Conventional wisdom would suggest that if you can address these risk factors, you can improve health outcomes. But while there is obviously some truth in that, it's not the whole story.

As Harlos points out, the difference in the rates of activity level, fruit and vegetable consumption and other lifestyle factors is much smaller than the difference in overall health.

As a result, she says, it's important to look at "the cause of the causes." In other words, if people in lower-income areas are more likely to smoke or less likely to eat fruits and vegetables, it's important to look at the underlying reasons and search for potential solutions.

This is where health equity comes into play. 

"To close the large health gap shown in the Community Health Assessment, there is no single answer," explains Harlos. "No simple health-care fix like a new drug or technology can close decades of difference in life expectancy," she says.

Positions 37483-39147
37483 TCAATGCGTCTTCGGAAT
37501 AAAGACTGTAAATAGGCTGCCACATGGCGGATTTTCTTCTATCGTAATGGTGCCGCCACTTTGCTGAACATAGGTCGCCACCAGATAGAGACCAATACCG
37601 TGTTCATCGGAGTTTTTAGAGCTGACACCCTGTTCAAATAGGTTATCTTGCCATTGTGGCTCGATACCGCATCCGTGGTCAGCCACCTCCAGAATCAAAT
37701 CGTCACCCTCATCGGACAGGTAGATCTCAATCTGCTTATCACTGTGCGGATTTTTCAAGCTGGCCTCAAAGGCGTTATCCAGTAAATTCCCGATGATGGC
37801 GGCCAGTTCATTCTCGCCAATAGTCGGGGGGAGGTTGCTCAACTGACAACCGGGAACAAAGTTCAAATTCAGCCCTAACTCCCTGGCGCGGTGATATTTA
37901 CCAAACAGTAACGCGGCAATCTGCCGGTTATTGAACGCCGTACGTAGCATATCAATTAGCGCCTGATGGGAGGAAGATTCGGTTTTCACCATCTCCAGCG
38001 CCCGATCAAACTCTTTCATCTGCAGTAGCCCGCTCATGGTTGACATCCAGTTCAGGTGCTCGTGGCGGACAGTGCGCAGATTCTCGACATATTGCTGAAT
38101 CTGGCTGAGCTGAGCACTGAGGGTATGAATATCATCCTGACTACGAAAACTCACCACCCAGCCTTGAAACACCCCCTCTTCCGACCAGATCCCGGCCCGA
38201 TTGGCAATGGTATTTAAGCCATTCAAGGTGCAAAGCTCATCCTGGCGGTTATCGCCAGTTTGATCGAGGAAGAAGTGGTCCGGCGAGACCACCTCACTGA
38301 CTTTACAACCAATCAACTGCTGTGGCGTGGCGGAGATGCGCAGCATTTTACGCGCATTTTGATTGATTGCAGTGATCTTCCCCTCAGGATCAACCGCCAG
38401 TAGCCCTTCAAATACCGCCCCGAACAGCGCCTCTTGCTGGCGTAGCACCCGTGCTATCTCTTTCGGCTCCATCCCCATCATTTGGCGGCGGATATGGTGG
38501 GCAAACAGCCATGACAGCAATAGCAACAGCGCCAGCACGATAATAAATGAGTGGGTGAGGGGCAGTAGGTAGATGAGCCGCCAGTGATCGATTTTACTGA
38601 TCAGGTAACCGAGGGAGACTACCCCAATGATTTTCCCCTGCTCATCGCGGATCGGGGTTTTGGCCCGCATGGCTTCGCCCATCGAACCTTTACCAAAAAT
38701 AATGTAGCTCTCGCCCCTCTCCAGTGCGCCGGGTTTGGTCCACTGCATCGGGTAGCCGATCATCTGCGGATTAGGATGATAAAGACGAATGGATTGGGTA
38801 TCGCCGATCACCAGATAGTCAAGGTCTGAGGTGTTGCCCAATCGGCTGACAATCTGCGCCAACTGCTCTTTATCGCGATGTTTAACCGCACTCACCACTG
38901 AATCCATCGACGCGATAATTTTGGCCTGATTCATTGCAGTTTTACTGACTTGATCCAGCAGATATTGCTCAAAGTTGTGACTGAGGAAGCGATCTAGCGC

"But the accumulation of many simple solutions, some as simple as kindness, can. Simple actions across many sectors and at many levels, like better child care, education, job training, income, transportation, health-care services in proportion to need, all add up to better and equitable health for all."

In the current thinking on the health effects of poverty, it's now thought the issue is not only the lack of money for healthy food, recreation or other health needs. Part of the problem, says Harlos, is that growing up in poverty - with uncertain housing and family or other stresses - creates "a toxic soup of stress hormones" that have future impacts on health.

"The health effects of chronic stress should not be underestimated," she says.

Moffatt says that in order to address health inequities, one must first understand the kinds of barriers that organizations put up to those trying to access services.